There is a misconception that online harassment is simply part and parcel of being online. While it may be impossible to stop the phenomenon altogether, we don't need to suffer from it.
Dealing with online harassment is the same as overcoming any other conflict. The best thing we can do is simply not be there. If that's impossible, we can try to solve the problem on our own or ask for help. Fortunately, there are tools to help us protect our identity and our devices from any unwanted communication we may encounter.
While some will be able to ignore childish attacks as if they were nothing, others will need some layers. If you have a premium VPN, such as Veepn.com, you can completely hide your identity when you're online.
Protecting your identity is the main reason why a VPN is used. This way, the person attacking you won't be able to find a weak spot where they can take advantage of you by affecting your nerves and emotions.
What Constitutes Online Stalking?
By strict definition, harassment is any type of prolonged unwanted communication. But, when we are online, it can come in many forms.
The primary form of online harassment is someone flooding your social networking content with insults. This can be done by one person or a pack created by several people. However, if it is more than a reaction to a single action, you are being harassed.
In addition to the insults, there is also abuse. This can be done as doxxing, swatting or posting of private material, but the list doesn't end there. Especially if someone is using your social position or technique to abuse you online, this becomes harassment by default.
Also, if someone is using your IRL position to abuse, it is a criminal offense in most places and can be considered blackmail.
Finally, there is cyberbullying. If you have someone following you wherever you are online and tracking you, that can be considered stalking and harassment. You are the one who draws the line here, as any tracking that is unpleasant for you should be blocked, silenced, or reported.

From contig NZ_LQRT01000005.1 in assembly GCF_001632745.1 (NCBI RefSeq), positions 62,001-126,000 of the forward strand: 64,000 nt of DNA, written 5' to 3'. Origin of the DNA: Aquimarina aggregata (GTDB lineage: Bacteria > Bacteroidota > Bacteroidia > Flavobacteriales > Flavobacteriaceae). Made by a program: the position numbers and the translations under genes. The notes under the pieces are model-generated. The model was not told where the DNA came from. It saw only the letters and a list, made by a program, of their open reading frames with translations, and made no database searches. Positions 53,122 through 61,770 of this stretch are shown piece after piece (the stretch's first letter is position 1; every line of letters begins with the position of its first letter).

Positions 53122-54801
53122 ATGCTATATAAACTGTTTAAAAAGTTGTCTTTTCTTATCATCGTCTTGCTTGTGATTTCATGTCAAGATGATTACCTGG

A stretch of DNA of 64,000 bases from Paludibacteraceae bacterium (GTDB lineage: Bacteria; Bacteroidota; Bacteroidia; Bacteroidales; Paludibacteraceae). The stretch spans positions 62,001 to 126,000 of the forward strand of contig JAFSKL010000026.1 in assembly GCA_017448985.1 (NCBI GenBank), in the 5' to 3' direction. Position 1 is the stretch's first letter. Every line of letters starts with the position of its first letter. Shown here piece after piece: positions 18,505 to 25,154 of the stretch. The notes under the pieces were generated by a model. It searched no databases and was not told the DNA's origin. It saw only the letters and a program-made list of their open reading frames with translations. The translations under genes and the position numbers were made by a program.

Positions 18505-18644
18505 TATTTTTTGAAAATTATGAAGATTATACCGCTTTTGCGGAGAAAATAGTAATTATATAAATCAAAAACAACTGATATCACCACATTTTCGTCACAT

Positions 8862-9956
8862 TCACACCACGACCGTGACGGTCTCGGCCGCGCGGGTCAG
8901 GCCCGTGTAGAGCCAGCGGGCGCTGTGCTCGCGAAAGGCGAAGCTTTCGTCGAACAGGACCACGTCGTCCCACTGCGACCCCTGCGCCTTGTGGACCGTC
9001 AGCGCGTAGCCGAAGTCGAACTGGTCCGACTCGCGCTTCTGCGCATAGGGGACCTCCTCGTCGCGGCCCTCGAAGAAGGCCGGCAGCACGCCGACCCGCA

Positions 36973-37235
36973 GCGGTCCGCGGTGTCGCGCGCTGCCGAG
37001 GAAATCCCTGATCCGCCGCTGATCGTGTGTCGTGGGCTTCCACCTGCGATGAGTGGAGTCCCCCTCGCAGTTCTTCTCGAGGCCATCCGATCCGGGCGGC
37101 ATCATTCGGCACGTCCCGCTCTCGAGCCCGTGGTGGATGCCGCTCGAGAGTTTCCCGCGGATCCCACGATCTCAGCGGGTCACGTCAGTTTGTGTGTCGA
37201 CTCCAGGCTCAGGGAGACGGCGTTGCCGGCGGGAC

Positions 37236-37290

You don't need to accept anything
Not every type of online harassment is a criminal offence or even something that requires a ban on some platform. But that doesn't mean you should suffer it. If you disagree with a certain type of communication, it is entirely your prerogative to stop that communication.
We have different preferences when it comes to communication. They're all fine.
While you won't get any "points" for getting into a Twitter fight, there's nothing wrong with simply blocking or silencing the other person and following your day.
Prevention is the Best Remedy
The best thing you can do to avoid being harassed online is to keep people from knowing your personal information. It is not always necessary to create a full-time online avatar, but it is a good idea to use a stage name or a pseudonym.
By using a VPN, you can change the stated location of your device, and the rest can be hidden simply by not telling people where you're from.
Finally, online discussions can be quite toxic and contentious. If you have an emotional problem that can be triggered by this type of correspondence, sometimes it's best to simply not get involved.
Cyberbullying works the same way as real-life bullying. Once the sharks taste the blood, they go into a frenzy. At that point, nothing will deter the perpetrator from backing down and stopping.
That's why you should never go online. If you feel your blood pressure rise, take a deep breath, and relax. These are just people online. And, with the best mobile security app, you own your own cyberspace.
If you've had enough, just block or silence the person. And if that's not possible, report them to the platform. Even if you're starting to crack, keep your composure in line.
Informing the Platform
While cases where some communication becomes a crime are rare, the terms of service provided by the platform are usually much stricter when it comes to harassment.
In these cases, it is much better to report any unwanted communication to the platform and let the moderators deal with the problem. This will prevent the harasser from sending you messages and may even block their alternative accounts.
Reporting to the Authorities
Insults and provocation are one thing, but the moment someone sends you a death threat, or starts harassing you wherever you go, report it to the police at that moment. Don't wait, don't argue, don't send any messages, just file a report.
Even if that person is all over the world, your local police will take care of them, they should. It shouldn't be up to you to determine who "really" is and who is provoking. A death threat is a death threat.
No one should have to deal with harassment online, on or off the Internet. But, it is likely that each of us will experience this type of behavior sooner or later. The important thing is not to let it affect us.
Premium VPN providers like VeePN allow you to hide your devices, and a good pseudonym will hide your real identity. These tactics, combined with a blocking button, will allow you to surf the internet freely.